These organisations aren’t in it for profit. They’re private not-for-profit entities. Sometimes they own the properties, but a lot of the time those properties are owned by the state government.

In those cases, they’re formally public housing, but the management of the tenancy is transferred to the community housing provider.

Social housing is the umbrella term. Community housing and public housing are two types of social housing.

So, when the state government indicates that the redevelopments will contain 30 percent social housing, it’s really talking about community housing?

That’s what’s expected from the Glebe development, South Eveleigh and basically all of the estate redevelopment projects that come under the Communities Plus program.

That’s the state government program involving the development of private housing and community housing mix. It involves 70 percent private housing and 30 percent community housing.

That’s what’s happening at Ivanhoe estate in Macquarie Park. It’s underway in Telopea, near Parramatta, and Riverwood. It’s what is coming to Waterloo. And that’s what the government has said it’s going to do in Glebe and South Eveleigh.

How is this policy of tearing down public housing, and rebuilding private with a 30 percent community allocation playing out?

The short answer is pretty badly for current public housing occupants. And it’s a bad deal for the public in general.

The first thing is these projects haven’t been selected based on the quality of the existing housing stock.

They’re not looking at the existing public housing estates and assessing which ones are the most deteriorated, are giving tenants the worst kind of housing experience, and thinking about how to improve them.

What they’ve been doing is strategically identifying sites that have the capacity for a large amount of private housing to be built on the land. Basically, they’re areas where there’s a higher value placed on the land.

So, Waterloo in the inner city, where there’s going to be a new metro station. Ivanhoe in Macquarie Park is near the train station. Arncliffe is another one just off the Princes Highway. And there’s Telopea as well.

They’re basically choosing high value locations where there’s public housing, so they can redevelop it at minimal cost – ideally, at no cost to the state government.

So, that’s the financial model of this program.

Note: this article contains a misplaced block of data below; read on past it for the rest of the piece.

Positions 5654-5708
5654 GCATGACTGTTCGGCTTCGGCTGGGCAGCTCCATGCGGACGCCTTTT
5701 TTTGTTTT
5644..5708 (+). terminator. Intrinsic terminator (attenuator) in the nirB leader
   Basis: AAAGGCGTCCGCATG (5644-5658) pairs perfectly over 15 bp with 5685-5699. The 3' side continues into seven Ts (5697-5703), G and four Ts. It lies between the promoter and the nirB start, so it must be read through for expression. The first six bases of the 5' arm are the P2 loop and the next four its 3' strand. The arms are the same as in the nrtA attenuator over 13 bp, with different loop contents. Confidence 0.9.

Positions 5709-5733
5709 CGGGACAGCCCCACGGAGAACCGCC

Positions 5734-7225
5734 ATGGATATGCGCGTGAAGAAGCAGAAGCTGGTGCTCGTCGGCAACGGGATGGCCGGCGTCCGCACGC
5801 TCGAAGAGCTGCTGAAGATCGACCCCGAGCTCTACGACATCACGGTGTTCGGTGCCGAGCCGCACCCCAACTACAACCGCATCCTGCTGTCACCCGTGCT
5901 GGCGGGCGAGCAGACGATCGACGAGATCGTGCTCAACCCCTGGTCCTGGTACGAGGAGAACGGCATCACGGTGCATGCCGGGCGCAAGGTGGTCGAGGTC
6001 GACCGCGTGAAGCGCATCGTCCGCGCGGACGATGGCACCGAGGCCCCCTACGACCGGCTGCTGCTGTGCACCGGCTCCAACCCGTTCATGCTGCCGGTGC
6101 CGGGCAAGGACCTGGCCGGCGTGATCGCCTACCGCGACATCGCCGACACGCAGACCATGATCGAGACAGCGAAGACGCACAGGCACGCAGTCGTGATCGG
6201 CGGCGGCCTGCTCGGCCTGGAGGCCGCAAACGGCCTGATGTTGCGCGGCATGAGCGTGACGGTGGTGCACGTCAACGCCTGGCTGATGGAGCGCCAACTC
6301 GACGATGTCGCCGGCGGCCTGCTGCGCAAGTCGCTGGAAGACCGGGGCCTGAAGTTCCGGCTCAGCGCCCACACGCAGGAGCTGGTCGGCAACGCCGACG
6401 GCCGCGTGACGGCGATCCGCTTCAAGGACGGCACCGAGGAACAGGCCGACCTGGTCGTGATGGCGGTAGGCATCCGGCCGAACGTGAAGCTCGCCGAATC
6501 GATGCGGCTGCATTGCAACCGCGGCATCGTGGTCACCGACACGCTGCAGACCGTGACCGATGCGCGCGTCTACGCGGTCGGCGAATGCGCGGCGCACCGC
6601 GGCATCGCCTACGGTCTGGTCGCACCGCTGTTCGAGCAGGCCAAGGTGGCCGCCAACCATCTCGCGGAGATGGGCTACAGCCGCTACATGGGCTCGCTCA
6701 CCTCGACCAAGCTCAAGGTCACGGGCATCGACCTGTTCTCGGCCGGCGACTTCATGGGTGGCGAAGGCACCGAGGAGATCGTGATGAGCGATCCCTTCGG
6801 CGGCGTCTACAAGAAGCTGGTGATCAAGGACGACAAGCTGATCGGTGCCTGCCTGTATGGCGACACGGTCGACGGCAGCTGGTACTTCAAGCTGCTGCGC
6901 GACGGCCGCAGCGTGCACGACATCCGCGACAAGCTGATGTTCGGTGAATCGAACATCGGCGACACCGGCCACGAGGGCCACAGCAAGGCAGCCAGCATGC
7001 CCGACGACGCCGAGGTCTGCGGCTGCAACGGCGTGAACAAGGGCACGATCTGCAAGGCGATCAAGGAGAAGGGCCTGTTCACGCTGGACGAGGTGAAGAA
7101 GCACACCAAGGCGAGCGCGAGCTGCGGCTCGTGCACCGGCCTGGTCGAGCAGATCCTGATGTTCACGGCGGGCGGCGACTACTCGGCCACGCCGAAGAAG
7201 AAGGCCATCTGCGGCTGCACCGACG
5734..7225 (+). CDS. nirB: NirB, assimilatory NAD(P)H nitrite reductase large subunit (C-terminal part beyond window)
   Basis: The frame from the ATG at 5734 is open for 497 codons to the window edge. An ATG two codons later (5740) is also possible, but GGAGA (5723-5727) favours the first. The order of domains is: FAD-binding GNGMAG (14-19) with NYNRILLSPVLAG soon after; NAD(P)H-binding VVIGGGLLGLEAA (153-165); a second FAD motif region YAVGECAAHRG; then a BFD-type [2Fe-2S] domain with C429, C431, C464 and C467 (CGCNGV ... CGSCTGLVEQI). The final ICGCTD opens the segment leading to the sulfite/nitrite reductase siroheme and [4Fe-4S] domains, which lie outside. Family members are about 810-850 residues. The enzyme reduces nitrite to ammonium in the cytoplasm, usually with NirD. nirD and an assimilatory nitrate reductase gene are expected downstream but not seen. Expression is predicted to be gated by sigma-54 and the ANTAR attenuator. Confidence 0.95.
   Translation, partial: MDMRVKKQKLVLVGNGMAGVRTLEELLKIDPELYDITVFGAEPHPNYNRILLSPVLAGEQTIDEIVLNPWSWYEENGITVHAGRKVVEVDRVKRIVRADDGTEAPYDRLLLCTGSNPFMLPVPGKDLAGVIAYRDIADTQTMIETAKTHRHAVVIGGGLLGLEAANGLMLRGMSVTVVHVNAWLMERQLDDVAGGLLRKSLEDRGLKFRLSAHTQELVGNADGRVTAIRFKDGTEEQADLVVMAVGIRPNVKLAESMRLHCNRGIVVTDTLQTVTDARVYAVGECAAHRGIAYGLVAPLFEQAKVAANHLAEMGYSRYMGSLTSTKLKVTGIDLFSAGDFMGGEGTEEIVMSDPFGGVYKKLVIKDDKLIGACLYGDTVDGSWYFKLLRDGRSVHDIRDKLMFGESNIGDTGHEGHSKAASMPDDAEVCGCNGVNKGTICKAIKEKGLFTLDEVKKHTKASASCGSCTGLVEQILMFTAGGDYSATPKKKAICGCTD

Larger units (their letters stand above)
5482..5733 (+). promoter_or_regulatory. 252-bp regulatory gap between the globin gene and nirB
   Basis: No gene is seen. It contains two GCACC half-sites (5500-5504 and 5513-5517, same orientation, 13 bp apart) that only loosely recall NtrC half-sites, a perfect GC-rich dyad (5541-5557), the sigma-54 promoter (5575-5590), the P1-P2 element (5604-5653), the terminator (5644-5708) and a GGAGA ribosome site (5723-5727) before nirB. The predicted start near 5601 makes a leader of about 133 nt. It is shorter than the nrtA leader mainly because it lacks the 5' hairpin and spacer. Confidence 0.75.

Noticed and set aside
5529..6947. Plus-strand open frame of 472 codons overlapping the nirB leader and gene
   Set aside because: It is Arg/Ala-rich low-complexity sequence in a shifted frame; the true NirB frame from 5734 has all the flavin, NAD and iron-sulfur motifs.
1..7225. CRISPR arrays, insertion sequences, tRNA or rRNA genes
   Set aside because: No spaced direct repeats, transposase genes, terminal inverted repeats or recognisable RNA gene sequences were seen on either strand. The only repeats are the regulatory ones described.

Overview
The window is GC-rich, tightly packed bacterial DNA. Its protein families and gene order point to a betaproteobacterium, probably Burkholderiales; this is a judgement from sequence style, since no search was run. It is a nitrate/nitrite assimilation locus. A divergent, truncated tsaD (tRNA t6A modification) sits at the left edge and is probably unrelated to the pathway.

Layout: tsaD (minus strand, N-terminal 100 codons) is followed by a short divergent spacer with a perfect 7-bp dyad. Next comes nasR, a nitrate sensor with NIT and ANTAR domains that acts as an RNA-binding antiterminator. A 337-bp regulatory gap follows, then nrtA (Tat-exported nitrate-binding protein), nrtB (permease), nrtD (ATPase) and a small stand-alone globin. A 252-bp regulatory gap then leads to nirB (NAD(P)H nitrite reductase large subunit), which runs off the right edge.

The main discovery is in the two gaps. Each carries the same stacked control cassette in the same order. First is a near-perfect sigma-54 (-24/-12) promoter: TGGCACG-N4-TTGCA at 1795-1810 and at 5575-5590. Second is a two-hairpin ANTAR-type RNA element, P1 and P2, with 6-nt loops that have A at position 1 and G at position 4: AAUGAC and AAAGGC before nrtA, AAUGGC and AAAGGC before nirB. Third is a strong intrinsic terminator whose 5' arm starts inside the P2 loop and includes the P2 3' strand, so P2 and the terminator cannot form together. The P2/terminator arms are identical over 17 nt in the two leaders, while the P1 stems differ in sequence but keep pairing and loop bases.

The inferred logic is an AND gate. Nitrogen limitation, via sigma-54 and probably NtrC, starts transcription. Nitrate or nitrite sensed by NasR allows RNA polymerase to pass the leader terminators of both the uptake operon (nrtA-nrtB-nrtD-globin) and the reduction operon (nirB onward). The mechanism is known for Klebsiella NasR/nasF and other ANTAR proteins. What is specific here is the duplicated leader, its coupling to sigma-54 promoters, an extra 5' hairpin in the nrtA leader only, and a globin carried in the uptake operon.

Property developers are obviously pleased with this model. But what’s in it for the government?

There are a number of reasons for this government approach, which has been going on for the best part of twenty years.

It started in southwest Sydney. Minto was the first estate to be redeveloped in the 70-30 model. It then moved through places like Claymore, Airds-Bradbury and Bonnyrigg.

There are three components for the thinking behind it. One of them is that they want to improve the quality of housing stock.

I’m not so cynical to think that they don’t actually care at all about the quality of public housing. Many public housing stock issues are because of neglect over decades and also a lot was built quite cheaply in the first place.

But they want to do that at no cost to the state government and they’re not getting any money from the Commonwealth.

So, they’re doing that by accessing private investment, which comes in the form of private homes being built in place of public housing.

That’s one reason. Another is that if they can transfer the tenancy off the books of the state government and onto community housing providers that means it’s a cost that they save as well.

That’s a cost that’s partly transferred to the Commonwealth government because it pays out rent assistance to these not-for-profit providers.

An important point of difference between public housing and community housing is that community housing providers get access to Commonwealth rent assistance. So, the Commonwealth government is paying some of the cost to manage the tenancies.

You won’t hear anybody from state government admitting this, but the third reason is they’re trying to capitalise on land values.